Saturday, June 28, 2014

Facebook Psychology Study

Yeah, I get it. Facebook is better than Big Brother because it allows participants to freely provide their own spy-type information to a whorish corporation that supplies it all to the NSA anyway. And what do they have to do with all that time and money, and those PhDs they hired? Studies determining whether or not seeing more negative or positive posts from your friends cause you to produce more negative or positive posts yourself? Are we not scared yet?

Link here. Like all the stuff these Steven Pinkeresque idiots think up, it's irredeemably broken and dumber than a roomful of psychologists who think they're doing science. Quote:
[The study] shows how Facebook data scientists tweaked the algorithm that determines which posts appear on users’ news feeds—specifically, researchers skewed the number of positive or negative terms seen by randomly selected users. Facebook then analyzed the future postings of those users over the course of a week to see if people responded with increased positivity or negativity of their own, thus answering the question of whether emotional states can be transmitted across a social network. Result: They can! Which is great news for Facebook data scientists hoping to prove a point about modern psychology.
God, it hurts worse than watching Kerry talk about helping the people of Iraq. Well, maybe not that bad. But what makes a word "negative" or "positive"? What makes a post negative or positive? If a bunch of friends comment during the study month on a friend's funeral, is it negative, or positive? If they talk about what a great life he had in glowing terms, to cheer each other up, while being crushed inside, they read as positive--if they share anecdotes about what an idiot he was back in their service days, they read as negative, even if they're crying tears of joy for his passing. If they insult each other good-naturedly about different World Cup teams, negative or positive? If some of the people being randomly monitored are emo teenagers talking about death and failed romance, and others are Utah housewives covering God, how valuable is it to correlate their respective jargon with the researchers' interpretations of what positive and negative are? Try how hard you might, psychologists, your profession and training are irrelevant. You are a truly pitiful attempt to industrialize the sense of personality, which can only be known by knowing someone. You're priests who have never prayed; you're an Australian four-year-old who reads car magazines and believes he knows what it's like to drive an M3 on the autobahn with a delicate blonde in the passenger's seat.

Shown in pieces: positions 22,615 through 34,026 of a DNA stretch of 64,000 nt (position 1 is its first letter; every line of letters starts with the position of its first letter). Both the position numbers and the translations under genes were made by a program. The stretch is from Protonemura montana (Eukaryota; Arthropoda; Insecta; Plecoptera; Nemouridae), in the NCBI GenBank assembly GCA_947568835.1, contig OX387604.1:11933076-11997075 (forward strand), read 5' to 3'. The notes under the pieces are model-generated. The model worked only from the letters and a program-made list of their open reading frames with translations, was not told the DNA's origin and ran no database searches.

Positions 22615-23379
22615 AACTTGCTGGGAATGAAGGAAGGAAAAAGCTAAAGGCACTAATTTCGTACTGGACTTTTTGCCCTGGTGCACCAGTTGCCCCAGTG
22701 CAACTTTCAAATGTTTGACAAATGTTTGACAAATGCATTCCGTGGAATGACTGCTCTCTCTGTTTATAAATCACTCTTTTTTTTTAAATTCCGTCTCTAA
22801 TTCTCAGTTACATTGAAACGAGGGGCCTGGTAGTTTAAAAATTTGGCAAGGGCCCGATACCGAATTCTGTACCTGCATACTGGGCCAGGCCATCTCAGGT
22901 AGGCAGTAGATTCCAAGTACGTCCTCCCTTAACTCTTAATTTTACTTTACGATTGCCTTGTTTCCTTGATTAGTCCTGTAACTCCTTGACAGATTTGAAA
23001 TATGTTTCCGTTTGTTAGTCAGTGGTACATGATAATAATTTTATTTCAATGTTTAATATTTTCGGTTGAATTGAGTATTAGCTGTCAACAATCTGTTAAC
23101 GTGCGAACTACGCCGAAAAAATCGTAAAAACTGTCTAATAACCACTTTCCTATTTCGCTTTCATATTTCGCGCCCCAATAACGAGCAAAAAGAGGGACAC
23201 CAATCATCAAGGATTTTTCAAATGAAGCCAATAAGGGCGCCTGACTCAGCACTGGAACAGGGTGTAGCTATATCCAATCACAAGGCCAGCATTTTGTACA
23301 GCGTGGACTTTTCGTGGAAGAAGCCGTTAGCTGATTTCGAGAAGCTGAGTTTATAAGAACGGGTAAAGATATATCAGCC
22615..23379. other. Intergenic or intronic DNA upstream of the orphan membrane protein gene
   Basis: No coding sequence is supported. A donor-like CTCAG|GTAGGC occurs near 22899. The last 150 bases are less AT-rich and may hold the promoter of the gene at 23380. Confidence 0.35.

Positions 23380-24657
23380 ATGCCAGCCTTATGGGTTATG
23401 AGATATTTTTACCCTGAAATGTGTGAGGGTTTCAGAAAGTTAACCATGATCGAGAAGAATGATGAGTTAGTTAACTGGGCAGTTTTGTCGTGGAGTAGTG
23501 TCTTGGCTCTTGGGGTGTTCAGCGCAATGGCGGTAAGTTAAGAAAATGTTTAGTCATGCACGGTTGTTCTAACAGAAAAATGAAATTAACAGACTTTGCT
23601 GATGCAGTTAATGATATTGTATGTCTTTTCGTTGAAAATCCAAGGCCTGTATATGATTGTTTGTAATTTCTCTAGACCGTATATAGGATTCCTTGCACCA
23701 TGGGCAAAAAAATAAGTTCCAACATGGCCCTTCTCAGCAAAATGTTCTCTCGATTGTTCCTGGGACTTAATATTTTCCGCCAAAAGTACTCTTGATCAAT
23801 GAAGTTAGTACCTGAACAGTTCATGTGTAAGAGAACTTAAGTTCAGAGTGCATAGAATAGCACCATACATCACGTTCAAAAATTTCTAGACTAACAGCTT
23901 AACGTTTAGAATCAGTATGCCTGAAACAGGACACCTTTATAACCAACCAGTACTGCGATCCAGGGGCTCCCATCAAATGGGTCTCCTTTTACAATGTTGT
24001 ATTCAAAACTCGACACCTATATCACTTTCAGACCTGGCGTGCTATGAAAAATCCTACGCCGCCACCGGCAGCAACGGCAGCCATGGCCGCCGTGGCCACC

Broken, wasteful, utterly stupid...and, as the proles would say, "Duh. If a bunch of people say bad stuff to you, you feel bad, too." How many millions of dollars did this study cost? How many people will read the article and be amazed? Are the evil tyrant overlords of the datamining internet truly that vacuous? My new grant application is $1.6 million for a study to determine the effects of highway rest stops on food enjoyment. Participants will be randomly selected from college students in my locality who spend their time reading bulletin boards next to the psychology building. They will be split into two groups, one of whom will eat Subway foot-longs and bags of chips in a nearby highway rest stop bathroom, and the other of which will eat their sandwiches in a sunny meadow under a red and white striped umbrella. Participants will then be asked to rate their enjoyment of their sandwich from "1" to "10," with "10" being "best sandwich ever" and "1" being "worst sandwich ever." I will punch the data into an algorithm that took my team months to develop, then deliver a report to the National Institute of Health. TED invitations will soon follow, and after my talks go viral, I'll probably be hired to head the satisfaction development team for the University of California's food services department (I'll consult for Subway on the side, of course, to pad my lush royalty income from the American Bathroom Eateries book I had ghostwritten in my name after the TED thing took off).

So, is it a fake? Are the data overlords so clever that they're publicly acknowledging faked experiments like this one in order to make us think that they're that dumb, so that they can do even more nefarious things behind closed doors? Or, are they really that dumb, and they're like the NIH wasting $175K on a study to determine the effect cocaine exposure has on the mating habits of Japanese pigeons?* I guess when you have kids as dumb as William and Harry, you're desperate to buy anything that could make them look sharp. Hey, it's just like stacking the deck to make sure that special someone wins in Candyland, except that you're spending real money while other people starve to death.

Would it be a relief to find out that they really were that dumb? Which is worse: this thing being used as a ruse to make us underestimate them, or this thing being a real study, indicating how cosmically stupid they truly are? Starfall, longing for the days when "data" was distinguishable from a recording of someone saying, "My cat's breath smells like cat food."

* Really though.

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